(b) PRESIDENTIAL DETERMINATION- In connection with the exercise of the authority granted in subsection (a) to use force the President shall, prior to such exercise or as soon there after as may be feasible, but not later than 48 hours after exercising such authority, make available to the Speaker of the House of Representatives and the President pro tempore of the Senate his determination that--

      (1) reliance by the United States on further diplomatic or other peaceful means alone either (A) will not adequately protect the national security of the United States against the continuing threat posed by Iraq or (B) is not likely to lead to enforcement of all relevant United Nations Security Council resolutions regarding Iraq; and

      (2) acting pursuant to this resolution is consistent with the United States and other countries continuing to take the necessary actions against international terrorists and terrorist organizations, including those nations, organizations or persons who planned, authorized, committed or aided the terrorists attacks that occurred on September 11, 2001.

    (c) War Powers Resolution Requirements-

      (1) SPECIFIC STATUTORY AUTHORIZATION- Consistent with section 8(a)(1) of the War Powers Resolution, the Congress declares that this section is intended to constitute specific statutory authorization within the meaning of section 5(b) of the War Powers Resolution.

      (2) APPLICABILITY OF OTHER REQUIREMENTS- Nothing in this resolution supersedes any requirement of the War Powers Resolution.


    (a) The President shall, at least once every 60 days, submit to the Congress a report on matters relevant to this joint resolution, including actions taken pursuant to the exercise of authority granted in section 2 and the status of planning for efforts that are expected to be required after such actions are completed, including those actions described in section 7 of Public Law 105-338 (the Iraq Liberation Act of 1998).

    (b) To the extent that the submission of any report described in subsection (a) coincides with the submission of any other report on matters relevant to this joint resolution otherwise required to be submitted to Congress pursuant to the reporting requirements of Public Law 93-148 (the War Powers Resolution), all such reports may be submitted as a single consolidated report to the Congress.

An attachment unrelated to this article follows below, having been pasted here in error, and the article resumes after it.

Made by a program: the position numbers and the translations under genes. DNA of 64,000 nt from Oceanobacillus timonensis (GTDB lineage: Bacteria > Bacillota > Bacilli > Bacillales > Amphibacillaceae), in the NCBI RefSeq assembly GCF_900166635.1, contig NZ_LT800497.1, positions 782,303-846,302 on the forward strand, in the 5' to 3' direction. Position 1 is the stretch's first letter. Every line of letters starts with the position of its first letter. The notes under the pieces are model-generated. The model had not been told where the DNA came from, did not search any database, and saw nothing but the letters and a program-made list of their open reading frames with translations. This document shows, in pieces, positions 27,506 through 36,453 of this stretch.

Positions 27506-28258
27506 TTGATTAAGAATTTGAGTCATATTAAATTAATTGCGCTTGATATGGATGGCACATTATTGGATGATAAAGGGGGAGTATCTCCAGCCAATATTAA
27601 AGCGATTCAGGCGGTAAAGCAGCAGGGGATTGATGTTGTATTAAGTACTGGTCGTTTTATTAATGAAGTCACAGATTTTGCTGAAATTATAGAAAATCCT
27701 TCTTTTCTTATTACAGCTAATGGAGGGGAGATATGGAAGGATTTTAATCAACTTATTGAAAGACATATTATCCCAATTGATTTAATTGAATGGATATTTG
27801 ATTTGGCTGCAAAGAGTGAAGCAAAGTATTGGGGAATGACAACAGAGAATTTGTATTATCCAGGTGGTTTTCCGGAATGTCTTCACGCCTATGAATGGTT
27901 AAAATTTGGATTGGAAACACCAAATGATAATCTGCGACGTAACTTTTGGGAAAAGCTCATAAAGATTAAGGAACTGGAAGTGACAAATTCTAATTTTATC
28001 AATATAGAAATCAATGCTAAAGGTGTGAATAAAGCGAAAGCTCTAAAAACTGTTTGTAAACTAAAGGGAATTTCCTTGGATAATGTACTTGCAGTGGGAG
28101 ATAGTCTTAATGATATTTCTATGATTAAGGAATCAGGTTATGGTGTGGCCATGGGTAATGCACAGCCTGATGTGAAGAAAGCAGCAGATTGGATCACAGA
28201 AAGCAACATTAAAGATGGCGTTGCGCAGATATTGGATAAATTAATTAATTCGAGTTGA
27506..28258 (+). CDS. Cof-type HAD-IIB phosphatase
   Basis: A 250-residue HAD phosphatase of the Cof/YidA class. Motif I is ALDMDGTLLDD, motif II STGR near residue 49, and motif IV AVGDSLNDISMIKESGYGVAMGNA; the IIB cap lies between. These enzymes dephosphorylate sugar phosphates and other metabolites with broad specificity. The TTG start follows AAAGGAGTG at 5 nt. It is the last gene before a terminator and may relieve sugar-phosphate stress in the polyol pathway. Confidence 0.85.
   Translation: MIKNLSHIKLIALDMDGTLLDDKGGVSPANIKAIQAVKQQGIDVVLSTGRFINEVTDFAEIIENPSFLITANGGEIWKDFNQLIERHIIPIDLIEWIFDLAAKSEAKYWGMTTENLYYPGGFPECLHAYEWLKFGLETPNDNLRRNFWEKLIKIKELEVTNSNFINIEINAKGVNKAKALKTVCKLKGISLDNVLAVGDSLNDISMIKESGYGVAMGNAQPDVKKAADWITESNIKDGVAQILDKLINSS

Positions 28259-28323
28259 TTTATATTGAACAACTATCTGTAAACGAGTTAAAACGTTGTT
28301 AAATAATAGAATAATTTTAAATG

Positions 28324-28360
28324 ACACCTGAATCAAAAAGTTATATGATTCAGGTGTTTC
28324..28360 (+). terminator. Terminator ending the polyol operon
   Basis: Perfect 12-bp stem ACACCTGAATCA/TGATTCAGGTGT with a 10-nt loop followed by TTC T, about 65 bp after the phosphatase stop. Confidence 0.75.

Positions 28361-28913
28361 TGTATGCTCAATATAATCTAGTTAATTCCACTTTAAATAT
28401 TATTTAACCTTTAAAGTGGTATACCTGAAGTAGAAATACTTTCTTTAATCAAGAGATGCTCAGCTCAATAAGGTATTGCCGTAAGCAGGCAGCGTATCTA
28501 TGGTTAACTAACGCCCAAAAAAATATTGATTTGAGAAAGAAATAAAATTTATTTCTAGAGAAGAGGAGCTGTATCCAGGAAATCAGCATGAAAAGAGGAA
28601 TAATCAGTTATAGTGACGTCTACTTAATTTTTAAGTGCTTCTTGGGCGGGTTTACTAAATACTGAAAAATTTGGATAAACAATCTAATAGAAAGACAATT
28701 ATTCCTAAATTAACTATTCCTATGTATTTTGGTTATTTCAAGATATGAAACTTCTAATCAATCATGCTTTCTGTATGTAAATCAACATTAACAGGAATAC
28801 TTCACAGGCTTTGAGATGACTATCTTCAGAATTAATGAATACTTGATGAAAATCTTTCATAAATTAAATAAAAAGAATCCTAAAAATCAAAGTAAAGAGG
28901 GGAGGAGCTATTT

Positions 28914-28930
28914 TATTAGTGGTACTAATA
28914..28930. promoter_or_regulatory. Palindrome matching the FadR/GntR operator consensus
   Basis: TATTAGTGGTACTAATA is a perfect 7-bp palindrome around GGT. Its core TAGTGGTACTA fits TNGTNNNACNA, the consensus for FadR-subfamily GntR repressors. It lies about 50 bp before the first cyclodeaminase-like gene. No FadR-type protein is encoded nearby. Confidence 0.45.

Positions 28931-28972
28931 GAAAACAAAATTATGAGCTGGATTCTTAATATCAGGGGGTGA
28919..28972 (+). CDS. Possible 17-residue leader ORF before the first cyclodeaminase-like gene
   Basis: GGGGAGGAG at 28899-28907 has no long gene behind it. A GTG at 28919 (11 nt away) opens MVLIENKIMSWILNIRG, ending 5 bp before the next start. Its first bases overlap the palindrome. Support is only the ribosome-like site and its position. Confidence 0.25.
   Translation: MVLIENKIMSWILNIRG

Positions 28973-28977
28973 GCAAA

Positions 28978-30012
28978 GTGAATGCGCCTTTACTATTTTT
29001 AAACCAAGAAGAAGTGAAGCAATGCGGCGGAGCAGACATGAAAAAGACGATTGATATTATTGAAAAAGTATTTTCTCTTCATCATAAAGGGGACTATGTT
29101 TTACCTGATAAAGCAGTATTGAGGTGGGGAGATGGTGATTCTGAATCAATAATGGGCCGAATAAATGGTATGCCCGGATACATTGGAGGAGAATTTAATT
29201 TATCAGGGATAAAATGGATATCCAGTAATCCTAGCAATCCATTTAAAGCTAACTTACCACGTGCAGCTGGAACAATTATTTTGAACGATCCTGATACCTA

(c) To the extent that this information required by section 3 of Public Law 102-1 is included in the report required by this section, such report shall be considered as meeting the requirements of section 3 of Public Law 102-1.

As you can read there, the resolution is not a "go directly to war" authorization, but required the President to certify first that diplomatic efforts had failed. Senator Clinton and other moderates were at least hopeful that enhanced diplomatic efforts would in fact succeed and avert war. War was supposed to be a threat to strongly encourage Saddam Hussein to stop resisting inspections and not the intended outcome -- at least for the moderates who voted for the resolution.

In short, there is no question that according to the congressional record Hillary was opposed to "war in Iraq." Yes, she voted for the "AUTHORIZATION OF THE USE OF UNITED STATES ARMED FORCES AGAINST IRAQ", but as we can see from SEC. 4 and her words, she was pushing for diplomacy, strengthened inspections, and military force only "as a last resort."

And of course the backdrop for all of this was an "intelligence estimate" that even the technical experts supported.

The other backdrop was that some viewed that the Neo-conservatives and the rest of the so-called Pro-Israel Lobby were intent on pushing President Bush to "liberate" Iraq no matter what Congress did or didn't say. In that sense, at least the moderates were on record for strongly encouraging enhanced diplomacy as the main thrust. Sure, ultimately the moderates failed, but those who voted against the resolution were not any more successful at avoiding war.

Barack's continued promotion of the idea that Hillary did not oppose "war in Iraq" is just the kind of political cheap shot that he claims to be above. Hmmm... what does that say about his own character?

-- Jack Krupansky